Why Honor Yasser Arafat?

by Michael Curtis

We can never know the whole truth, but we do know some of it. We know for sure that Barack Hussein Obama was born in Honolulu, Hawaii on August 4, 1961. We know that, although New York Times reporter Nate Cohen confessed in his paper he had “fudged” projection numbers of the outcome of the November 8, 2016 presidential election, Donald Trump still won. We know, though she might change her mind, that the actress Cher is packing her bags “to leave the planet” because of Trump’s victory.

However, for some commentators there is still some confusion or refusal to admit essential information about the late Yasser Arafat, chairman of the Palestine Liberation Organization, President of the Palestine Authority, and leader of the Fatah party, known populsrly as Abu Ammar. Some still dispute where Yasser Arafat was born; contoversy still reigns over the causes of his death in a Paris military hospital on November 11, 2004; and the extent of his personal wealth remains unclear.

By coincidence, on the fifteenth anniversary of his death, the Arafat Museuem was opened on the grounds of the Palestininan presidential headquarter in Ramallah. Covering two floors the Museum includes 10,000 pictures of the Palestinian leader, a mock up of Arafat’s modest last room as it used to be with a single bed and small wardrobe, the sunglasses he wore at his UN address in 1974, his keffiyehs (scarves), his pistol, passport, and Nobel Peace Prize medal awarded in 1994 to himself, Yitzhak Rabin and Shimon Peres.  

The Museum was fortunate to have some items. That Nobel Prize medal was found in a market in Gaza. When it took power in 2007 the Hamas group, rival of Fatah, looted Arafat’s headquarters in Gaza City and took nearly everything including almost all his fake uniforms and also his wife’s clothes and Christian Louboutin expensive shoes. That is why only 4 uniforms were left to display in the museum.

The Museum purports to display, through portaying the memorabilia of Arafat’s life, and featuring his story in the West Bank, in Tunisia, and in Lebanon, the most important events in Palestinian history, though its value as an cultural, educational, and objective commemorative institution is limited. Its presentsation of Yasser Arafat is as enigmatic as the man himself, variously regarded as a freedom fighter or terrorist leader, and who in 1974 came to the UN with an olive branch and a freedom fighter’s gun.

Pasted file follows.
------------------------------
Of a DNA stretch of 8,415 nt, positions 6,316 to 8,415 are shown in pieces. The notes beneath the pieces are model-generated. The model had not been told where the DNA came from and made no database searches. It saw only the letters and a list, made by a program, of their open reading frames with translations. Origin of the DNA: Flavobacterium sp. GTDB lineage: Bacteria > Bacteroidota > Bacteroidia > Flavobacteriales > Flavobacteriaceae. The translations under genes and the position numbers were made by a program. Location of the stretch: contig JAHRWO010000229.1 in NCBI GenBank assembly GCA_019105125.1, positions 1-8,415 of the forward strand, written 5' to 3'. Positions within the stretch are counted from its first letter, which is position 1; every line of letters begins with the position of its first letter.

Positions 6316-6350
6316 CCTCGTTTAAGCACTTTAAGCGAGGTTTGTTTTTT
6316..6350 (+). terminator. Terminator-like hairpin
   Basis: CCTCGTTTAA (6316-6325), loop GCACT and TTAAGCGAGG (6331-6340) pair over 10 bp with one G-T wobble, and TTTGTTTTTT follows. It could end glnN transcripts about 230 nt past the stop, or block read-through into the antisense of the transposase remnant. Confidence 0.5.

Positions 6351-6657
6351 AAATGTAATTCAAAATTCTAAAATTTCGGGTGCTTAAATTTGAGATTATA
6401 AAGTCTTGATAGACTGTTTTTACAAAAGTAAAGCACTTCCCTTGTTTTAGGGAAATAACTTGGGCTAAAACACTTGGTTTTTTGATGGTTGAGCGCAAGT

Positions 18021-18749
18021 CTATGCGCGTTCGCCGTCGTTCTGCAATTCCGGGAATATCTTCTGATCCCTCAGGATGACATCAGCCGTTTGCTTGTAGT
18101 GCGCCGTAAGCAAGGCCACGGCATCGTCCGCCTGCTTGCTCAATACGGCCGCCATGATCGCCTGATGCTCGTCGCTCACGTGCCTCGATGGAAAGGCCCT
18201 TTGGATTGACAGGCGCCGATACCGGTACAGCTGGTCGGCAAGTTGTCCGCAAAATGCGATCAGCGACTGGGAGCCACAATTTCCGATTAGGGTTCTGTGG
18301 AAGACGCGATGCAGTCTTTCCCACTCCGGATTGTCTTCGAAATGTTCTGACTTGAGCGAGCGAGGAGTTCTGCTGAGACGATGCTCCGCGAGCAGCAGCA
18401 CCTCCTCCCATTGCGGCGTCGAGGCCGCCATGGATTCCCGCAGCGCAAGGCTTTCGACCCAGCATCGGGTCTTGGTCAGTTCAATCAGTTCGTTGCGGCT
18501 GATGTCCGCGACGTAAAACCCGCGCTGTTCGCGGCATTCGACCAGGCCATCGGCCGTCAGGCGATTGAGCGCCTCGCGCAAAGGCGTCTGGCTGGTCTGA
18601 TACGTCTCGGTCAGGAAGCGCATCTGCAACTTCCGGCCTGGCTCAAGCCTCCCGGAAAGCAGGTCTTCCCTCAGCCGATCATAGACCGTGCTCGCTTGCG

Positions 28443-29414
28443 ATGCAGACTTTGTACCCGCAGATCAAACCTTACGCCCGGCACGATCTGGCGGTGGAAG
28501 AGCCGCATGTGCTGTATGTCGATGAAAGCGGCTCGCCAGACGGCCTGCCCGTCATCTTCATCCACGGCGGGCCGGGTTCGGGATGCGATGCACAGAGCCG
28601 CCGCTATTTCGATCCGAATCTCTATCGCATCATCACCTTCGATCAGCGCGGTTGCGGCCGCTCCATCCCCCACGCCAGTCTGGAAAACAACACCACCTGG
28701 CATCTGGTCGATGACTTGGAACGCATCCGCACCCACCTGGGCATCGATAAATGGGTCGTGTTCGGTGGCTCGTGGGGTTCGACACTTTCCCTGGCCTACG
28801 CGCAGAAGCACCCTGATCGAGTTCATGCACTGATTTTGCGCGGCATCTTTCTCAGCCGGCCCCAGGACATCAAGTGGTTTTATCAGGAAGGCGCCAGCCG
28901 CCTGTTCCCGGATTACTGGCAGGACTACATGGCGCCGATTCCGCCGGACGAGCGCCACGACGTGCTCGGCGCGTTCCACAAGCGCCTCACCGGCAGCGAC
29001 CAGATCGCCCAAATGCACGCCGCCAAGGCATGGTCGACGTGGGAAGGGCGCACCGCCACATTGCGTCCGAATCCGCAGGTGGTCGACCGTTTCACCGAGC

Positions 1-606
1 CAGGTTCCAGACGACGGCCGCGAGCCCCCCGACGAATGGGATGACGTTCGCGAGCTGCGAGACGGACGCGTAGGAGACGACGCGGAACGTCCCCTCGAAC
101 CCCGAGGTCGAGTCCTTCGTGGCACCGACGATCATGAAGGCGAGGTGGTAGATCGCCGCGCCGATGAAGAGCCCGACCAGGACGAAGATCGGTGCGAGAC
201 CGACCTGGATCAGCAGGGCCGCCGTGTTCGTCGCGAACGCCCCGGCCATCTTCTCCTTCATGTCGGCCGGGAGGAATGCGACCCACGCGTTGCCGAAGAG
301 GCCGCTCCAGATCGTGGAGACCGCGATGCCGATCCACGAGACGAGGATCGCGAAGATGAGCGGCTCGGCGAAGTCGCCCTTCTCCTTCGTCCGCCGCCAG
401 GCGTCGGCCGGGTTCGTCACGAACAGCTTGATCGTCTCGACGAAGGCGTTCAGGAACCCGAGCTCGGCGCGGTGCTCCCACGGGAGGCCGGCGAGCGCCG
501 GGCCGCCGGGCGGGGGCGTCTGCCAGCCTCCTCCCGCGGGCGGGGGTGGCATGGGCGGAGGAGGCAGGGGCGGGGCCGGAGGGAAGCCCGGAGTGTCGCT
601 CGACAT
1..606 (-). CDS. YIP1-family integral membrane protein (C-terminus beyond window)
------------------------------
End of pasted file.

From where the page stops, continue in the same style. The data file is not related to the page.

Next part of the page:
First. there is the dispute over his place of birth. Palestinian activists, and the Museum fudges the issue, maintained for a long  that Arafat was born and raised in Jerusalem. In fact he was born in Cairo, Egypt on August 24, 1929, where he was raised. His father who worked in Cairo was a Palestinian from Gaza City, and his mother was Egyptian. Arafat’s mother came from a Jerusalem based family. Arafat was always an Arab nationalist, but was he a true Palestinian?

Even more controversy surrounds the reason for his death. Though the French doctors at the hospital where he died said he died from a stroke, a blood condition, other versions have been given. Russian scientists investigating the death said there was no trace of radioactive poisoning, yet PLO leaders suggest polonium, or use of an Israeli laser, or poisoning by rival Palestinian personalities. One of them Ahmad Jibril  of the PFLP, General Command asserted that Arafat had died of AIDS.

Much of this problem stems from the fact that Arafat’s wife Suha refused to allow an autopsy. She is not perhaps a credible witness. She, originally a Catholic, regretted her marriage and tried to divorce him on many occasions. Suha, with dyed blonde hair, love of designer clothes and shoes, and leading a high profile life in Paris, was rumored to have had separate quarters at home, and to have led separate lives.

The new Museum does not deal with Suha’s life after Yasser. The PLO supposedly gave her $22 million a year to live on out of Yasser’s secret accounts. She is said to be living, first at the Bristol Hotel in Paris and then elsewhere, on a monthly allowance of over $100,000, perhaps $200,000, a month. She is also rumored to have given necklaces and earrings to Hillary Clinton.

The image of the dedicated revolutionary living ascetically is dispelled by the reality. The large amounts of money come from the secretive assts of Yasser, about which considerable speculation has taken place. Forbes Magazine estimated the fortune at over $300 million. A report by a U.S. accounting firm headed by the auditor Jim Prince told of a secret portfolio of $1 billion, with holdings in Coca Cola, Tunisian cell phone company, venture capital firms in the US and the Cayman islands. The CIA put the sum even higher at $6 billion. Ironically, for a time Yasser’s associates used the Leumi Bank in Tel Aviv to launder money, which then went to Lombard Odier in Geneva, Switzerland. Some of the money came from Saddam Hussein who gave Yasser $500 million for his support in the first Gulf war, the invasion of Kuwait.  

Which aspects of Arafat’s life is the Museum likely to feature? Will it shed  light on any desire for peace with Israel , the belated acceptance of UNGA Resolution 242, the participation in the 1983 Oslo Accorda and the 2000 Camp David Summit?

Or will it outline his responsibility for terrorism. From 1969 he made clear the need for the PLO to carry on intense armed revolution in all parts of Palestinian territory, to engage in a war of liberation. He was briefed on Palestinian air hickjackings, and on the 1972 Munich Olympic massacre of 11 Israelis. He was responsible for inaugurating the two Intifadas, in December 1987 and in 2000.

It is an ominous sign that the Museum prominently displays his submachine gun, assault rifle, and pistol. This will not encourage Palestinians to live in peace with Israel.


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